EghtesadOnline: To establish the first regional water market in Iran for alleviating scarcity, an agreement was concluded with the private sector in Khorasan Razavi Province on Monday.
The deal was signed between Mohammad Alaei, the head of Khorasan Razavi Water Company, and Amir Farzad, managing director of a private firm named Rahrovan Sepehr Andisheh, ILNA reported.
“As per the deal and to ensure sustainable development in mining industries, the private firm is obliged to supply iron ore mines in Khaf County in the province with water in a way that ground water resources are not depleted,” Alaei said.
The official stressed that the water market scheme will not affect farming water resources and it will be expanded to other region in the country if the results are positive.
“Setting up water markets where buyers and sellers trade water rights through short- and long-term leases will help better manage surface and ground resources that are dwindling rapidly,” he said.
“This system permits farmers and industry owners to buy and sell water that can be within catchments, between catchments or along rivers depending on actual need. Water trading has become a vital business tool for farmers in many countries such as Spain, Australia and the US.”
Geological studies warn that the shortage of this natural resource in Iran is worsening despite having a network of rivers, most of which originate in the rugged mountain regions and flow into interior basins. Nineteen rivers flow along Iran's international boundaries and are shared with six neighbors.
"Water markets encourage more efficient water use," he said, adding that well-structured markets can augment water conservation efforts that have made little progress so far.
Such markets will help boost the allocation of more water to productive economic sectors. The farming sector, for instance, uses more water relative to its economic output than other sectors.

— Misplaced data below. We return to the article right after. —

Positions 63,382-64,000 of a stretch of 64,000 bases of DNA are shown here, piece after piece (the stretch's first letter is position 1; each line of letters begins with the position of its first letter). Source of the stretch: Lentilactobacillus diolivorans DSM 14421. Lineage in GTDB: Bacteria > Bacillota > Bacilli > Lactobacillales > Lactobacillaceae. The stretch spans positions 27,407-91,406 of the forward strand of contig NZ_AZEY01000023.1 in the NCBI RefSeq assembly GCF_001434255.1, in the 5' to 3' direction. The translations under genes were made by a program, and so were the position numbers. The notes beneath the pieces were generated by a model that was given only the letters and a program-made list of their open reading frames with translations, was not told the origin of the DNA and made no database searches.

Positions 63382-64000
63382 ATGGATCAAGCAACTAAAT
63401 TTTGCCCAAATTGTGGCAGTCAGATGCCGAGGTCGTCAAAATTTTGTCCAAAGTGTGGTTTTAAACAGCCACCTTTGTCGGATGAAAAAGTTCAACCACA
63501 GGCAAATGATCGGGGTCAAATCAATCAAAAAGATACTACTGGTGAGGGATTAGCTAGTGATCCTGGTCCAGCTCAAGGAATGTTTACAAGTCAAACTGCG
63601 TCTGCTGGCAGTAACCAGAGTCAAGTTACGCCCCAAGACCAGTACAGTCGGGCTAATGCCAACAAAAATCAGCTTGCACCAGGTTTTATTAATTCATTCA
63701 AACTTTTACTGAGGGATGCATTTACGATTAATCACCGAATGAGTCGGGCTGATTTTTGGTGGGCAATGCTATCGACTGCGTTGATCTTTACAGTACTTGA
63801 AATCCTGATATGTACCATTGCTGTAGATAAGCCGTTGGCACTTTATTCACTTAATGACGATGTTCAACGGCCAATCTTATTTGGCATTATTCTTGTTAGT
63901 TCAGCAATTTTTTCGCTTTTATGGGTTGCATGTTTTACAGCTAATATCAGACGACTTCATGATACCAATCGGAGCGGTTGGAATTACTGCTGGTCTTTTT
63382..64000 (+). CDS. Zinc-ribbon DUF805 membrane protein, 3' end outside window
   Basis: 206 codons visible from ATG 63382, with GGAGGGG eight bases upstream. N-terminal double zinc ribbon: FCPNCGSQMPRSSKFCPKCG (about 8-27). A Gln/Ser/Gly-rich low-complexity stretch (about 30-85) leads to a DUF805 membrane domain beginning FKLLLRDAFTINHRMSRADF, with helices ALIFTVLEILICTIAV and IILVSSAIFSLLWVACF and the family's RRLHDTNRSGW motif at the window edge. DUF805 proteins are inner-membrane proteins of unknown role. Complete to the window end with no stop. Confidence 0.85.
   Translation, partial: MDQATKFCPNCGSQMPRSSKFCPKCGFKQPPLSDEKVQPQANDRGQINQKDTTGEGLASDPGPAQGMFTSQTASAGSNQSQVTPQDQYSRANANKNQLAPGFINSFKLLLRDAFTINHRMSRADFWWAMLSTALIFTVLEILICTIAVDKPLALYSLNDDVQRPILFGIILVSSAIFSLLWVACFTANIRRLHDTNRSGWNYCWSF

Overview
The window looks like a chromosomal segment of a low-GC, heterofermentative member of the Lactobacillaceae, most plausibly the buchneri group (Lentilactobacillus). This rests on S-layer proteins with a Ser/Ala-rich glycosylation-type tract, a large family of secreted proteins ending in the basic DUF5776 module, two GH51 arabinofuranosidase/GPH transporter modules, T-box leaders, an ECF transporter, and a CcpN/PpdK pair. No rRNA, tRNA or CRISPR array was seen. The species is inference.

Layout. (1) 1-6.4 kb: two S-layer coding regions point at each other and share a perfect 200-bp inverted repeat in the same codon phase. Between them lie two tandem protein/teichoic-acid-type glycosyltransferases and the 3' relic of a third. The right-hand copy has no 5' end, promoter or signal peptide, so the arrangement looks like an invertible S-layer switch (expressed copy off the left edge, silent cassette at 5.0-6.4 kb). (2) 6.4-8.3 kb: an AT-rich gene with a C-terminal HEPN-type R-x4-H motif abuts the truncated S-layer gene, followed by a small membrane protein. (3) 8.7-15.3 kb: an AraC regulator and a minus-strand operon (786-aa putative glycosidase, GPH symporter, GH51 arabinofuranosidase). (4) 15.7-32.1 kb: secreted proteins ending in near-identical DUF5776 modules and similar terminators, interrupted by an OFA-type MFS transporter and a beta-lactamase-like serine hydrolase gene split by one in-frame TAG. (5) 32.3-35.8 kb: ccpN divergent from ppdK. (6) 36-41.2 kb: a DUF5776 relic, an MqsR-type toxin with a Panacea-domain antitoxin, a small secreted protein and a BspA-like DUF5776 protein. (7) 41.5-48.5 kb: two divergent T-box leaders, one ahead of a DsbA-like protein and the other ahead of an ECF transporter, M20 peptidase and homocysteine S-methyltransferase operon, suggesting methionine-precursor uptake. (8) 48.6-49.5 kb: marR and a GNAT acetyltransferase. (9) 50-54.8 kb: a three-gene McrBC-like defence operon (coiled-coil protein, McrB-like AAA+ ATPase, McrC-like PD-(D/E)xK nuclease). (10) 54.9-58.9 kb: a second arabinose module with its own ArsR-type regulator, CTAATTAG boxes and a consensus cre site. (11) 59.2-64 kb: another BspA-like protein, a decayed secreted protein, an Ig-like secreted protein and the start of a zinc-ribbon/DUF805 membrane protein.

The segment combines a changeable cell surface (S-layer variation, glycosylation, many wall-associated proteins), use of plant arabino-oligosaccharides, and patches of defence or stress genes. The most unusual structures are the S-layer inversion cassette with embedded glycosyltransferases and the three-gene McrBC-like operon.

"Of the total consumption, 90% are used in the agriculture sector. Household and industries account for 7% and 3%, respectively," Alaei said, echoing the growing concern of conservationists and economic experts in Iran about the poor agro performance and the cost it is imposing on the economy saddled by growing problems.
The government has been mulling the establishment of water markets since 2016 and studies have been conducted, he added.
Water markets will very likely draw greater attention, as shortages become more frequent and intense, the official said.
Such markets constitute a regional-friendly measure to help alleviate paucity and for the same reason, academicians, conservationists and water experts are supporting such measures.
When consumers and those in charge concur that water is a precious economic commodity, regions can make an efficient use of market instruments to flexibly reduce overexploitation of existing resources, rethink consumption patterns and increase efficiency.
An added advantage, he said, is that when jurisdictions move from a centralized allocation of limited surface and underground water to market instruments, users are likely to be more cautious about the valuable resource and consume it with utmost care.
According to Mohammad Borzouei, the head of water resources’ affairs in the provincial water company, the pace at which groundwater resources are depleting has become a serious source of concern and a preventive measure in this regard should combat illegal water wells.
“Of the 4,000 illegal wells in the province, 2,000 were sealed in 2020, which helped save 62 million cubic meters of water,” he said.
With 7 million people, the province is a big and populous region. More than 30 million pilgrims from in and outside Iran visit Mashhad every year, the provincial capital and Iran’s most important shrine city.
Borzouei said close to 97% of the province’s water supply come from underground resources that explain why extraction from renewable resources is critical, as 25% of what is being consumed now belong to future generations.